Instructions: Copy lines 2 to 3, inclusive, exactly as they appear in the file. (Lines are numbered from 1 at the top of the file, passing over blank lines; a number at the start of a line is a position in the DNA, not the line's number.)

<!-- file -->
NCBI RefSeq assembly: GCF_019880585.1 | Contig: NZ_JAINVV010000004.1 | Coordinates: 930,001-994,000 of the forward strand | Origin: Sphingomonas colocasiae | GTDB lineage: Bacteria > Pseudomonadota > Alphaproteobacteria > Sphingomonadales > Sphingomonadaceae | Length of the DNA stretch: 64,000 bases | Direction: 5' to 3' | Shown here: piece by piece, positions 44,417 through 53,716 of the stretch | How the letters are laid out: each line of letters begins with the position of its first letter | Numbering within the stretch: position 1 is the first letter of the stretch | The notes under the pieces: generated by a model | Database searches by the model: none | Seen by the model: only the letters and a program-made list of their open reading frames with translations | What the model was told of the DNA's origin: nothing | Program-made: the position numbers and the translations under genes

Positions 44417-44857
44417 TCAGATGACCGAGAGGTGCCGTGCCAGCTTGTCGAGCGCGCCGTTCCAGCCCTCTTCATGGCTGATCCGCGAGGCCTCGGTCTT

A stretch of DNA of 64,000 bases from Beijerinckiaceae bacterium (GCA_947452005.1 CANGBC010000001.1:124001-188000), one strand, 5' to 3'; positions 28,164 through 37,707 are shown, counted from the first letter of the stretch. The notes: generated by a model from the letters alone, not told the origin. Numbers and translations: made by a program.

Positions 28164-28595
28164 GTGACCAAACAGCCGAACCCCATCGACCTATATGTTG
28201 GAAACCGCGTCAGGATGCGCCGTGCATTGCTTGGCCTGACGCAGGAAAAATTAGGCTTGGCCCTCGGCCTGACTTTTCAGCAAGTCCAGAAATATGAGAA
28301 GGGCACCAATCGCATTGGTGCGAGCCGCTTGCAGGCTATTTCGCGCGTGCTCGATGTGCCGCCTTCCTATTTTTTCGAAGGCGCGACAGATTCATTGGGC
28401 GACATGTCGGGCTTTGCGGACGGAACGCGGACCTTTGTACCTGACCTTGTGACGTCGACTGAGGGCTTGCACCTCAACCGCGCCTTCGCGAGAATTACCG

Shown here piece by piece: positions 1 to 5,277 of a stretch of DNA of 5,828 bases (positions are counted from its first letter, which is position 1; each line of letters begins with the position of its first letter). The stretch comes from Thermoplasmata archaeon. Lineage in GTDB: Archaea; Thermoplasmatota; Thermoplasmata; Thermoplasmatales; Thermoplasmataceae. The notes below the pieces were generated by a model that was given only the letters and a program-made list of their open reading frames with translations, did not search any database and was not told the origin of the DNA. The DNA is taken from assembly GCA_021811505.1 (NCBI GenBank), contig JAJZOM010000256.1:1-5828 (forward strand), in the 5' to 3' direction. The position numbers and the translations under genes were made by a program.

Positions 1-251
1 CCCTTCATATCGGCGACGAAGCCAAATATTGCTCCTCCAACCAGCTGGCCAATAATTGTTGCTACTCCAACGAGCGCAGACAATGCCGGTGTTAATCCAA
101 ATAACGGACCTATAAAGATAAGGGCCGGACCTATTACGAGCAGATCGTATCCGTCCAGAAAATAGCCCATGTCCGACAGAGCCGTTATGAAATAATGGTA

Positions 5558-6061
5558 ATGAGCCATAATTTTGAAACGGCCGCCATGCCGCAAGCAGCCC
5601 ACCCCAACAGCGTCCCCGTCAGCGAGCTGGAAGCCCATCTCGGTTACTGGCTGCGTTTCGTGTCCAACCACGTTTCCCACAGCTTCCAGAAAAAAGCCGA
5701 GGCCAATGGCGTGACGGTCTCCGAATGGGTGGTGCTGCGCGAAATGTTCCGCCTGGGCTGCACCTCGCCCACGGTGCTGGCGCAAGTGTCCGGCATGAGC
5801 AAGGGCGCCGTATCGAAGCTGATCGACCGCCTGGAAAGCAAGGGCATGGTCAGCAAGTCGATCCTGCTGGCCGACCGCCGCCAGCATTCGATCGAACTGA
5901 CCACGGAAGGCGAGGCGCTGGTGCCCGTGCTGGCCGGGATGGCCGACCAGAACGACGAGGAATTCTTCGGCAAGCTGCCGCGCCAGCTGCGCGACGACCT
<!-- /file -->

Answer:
Positions 44417-44857
44417 TCAGATGACCGAGAGGTGCCGTGCCAGCTTGTCGAGCGCGCCGTTCCAGCCCTCTTCATGGCTGATCCGCGAGGCCTCGGTCTT